GENESIS 4

Genesis 4 I believe is where the division begins because people just can’t believe any implication that siblings married. But it’s not implied… it is spoken of in later chapters of relatives marrying… Abraham marries his sister from another mother. Isaac marries his paternal cousin. Jacob also marries his cousins on his mother’s side – sisters, Leah and Rachel. So with that clarity, is it that hard to grasp that the children of Adam and Eve married each other?

Of course, nowadays there are implications to marrying family and the Bible does later on speak against this concept, so do not mistake my words for saying that this is right in this day and age.

Anyways, Genesis 4 is the chapter that introduces us to Cain and Abel, Adam and Eve’s first children and the first murder.

Cain is jealous of his brother because Abel’s offerings are favorable to God, (and you can read as to why that is here) and as a result, Cain murders Abel, opening a door to a curse.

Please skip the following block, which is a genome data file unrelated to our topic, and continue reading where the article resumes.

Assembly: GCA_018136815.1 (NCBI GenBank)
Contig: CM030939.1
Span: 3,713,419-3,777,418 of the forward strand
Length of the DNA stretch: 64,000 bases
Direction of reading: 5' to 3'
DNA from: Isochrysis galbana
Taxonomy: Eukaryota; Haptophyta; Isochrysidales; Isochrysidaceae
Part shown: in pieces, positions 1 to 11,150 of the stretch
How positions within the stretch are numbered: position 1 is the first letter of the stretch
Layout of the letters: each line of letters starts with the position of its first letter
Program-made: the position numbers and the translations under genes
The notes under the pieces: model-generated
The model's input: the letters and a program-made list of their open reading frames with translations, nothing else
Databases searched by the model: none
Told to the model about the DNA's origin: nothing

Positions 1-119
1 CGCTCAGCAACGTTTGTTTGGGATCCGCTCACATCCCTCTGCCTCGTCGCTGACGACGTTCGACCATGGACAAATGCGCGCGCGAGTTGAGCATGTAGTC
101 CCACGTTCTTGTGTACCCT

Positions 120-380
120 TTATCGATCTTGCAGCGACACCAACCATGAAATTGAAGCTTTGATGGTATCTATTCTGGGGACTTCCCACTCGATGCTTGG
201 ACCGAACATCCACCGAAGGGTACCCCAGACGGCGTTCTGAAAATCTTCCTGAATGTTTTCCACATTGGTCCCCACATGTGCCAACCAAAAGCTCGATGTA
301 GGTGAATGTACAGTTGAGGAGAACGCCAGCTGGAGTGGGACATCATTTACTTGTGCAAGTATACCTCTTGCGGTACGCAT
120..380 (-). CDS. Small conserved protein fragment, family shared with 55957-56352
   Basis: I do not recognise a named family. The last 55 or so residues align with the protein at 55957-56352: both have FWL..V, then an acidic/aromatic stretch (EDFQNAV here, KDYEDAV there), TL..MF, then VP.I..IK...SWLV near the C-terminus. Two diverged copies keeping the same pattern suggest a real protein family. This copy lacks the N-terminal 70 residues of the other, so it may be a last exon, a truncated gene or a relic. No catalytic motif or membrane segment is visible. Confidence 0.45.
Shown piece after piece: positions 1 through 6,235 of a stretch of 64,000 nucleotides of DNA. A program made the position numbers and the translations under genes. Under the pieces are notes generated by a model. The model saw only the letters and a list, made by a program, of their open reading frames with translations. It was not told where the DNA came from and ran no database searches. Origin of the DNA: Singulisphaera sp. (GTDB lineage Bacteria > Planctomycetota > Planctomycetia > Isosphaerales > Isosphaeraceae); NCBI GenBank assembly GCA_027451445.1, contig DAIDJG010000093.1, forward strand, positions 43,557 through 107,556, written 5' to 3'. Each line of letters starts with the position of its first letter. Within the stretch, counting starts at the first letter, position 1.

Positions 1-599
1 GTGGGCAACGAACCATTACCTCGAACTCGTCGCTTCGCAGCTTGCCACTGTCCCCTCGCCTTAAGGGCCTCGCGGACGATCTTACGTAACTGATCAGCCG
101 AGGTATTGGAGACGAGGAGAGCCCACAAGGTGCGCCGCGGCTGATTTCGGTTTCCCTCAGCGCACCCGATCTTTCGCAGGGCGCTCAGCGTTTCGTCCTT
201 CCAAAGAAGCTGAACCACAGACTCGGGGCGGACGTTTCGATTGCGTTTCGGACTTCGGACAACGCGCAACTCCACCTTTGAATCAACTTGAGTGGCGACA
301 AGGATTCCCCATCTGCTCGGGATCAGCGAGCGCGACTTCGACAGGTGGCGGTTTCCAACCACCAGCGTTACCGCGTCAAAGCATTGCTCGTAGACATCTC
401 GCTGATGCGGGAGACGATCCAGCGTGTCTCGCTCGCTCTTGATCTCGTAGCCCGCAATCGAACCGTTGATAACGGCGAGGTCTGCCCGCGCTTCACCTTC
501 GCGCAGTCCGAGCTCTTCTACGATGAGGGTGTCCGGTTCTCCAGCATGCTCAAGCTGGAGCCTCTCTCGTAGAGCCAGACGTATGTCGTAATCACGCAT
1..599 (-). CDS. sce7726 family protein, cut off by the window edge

Now you are under a curse and driven from the ground, which opened its mouth to receive your brother’s blood from your hand. When you work the ground, it will no longer yield its crops for you. You will be a restless wanderer on the earth.

Genesis 4:11-12 NIV

Cain then proceeds to ‘leave the Lord’s presence’ and marries (4:17), he then has a son name Enoch, whom he names a city after.

My study Bible points out this: The fact that Cain names a city after his son indicates the rapid and dramatic increase in population.

In other words, though we are only told about Cain and Abel, we can assume that Adam and Eve had other children, who had other children and through whom the world populated. This can even be seen in the fact that Adam and Eve had another child, Seth, who is specifically mentioned for one reason: it will be through his descendants that the Messiah would come. His name even means ‘to place’ or ‘to set’ in Hebrew, meaning that “he was appointed to take this special place in the plan of God.” (NIV Starting Place Study Bible, Zondervan 2019).

Leave a Reply

Fill in your details below or click an icon to log in:

WordPress.com Logo

You are commenting using your WordPress.com account. Log Out /  Change )

Google photo

You are commenting using your Google account. Log Out /  Change )

Twitter picture

You are commenting using your Twitter account. Log Out /  Change )

Facebook photo

You are commenting using your Facebook account. Log Out /  Change )

Connecting to %s

This site uses Akismet to reduce spam. Learn how your comment data is processed.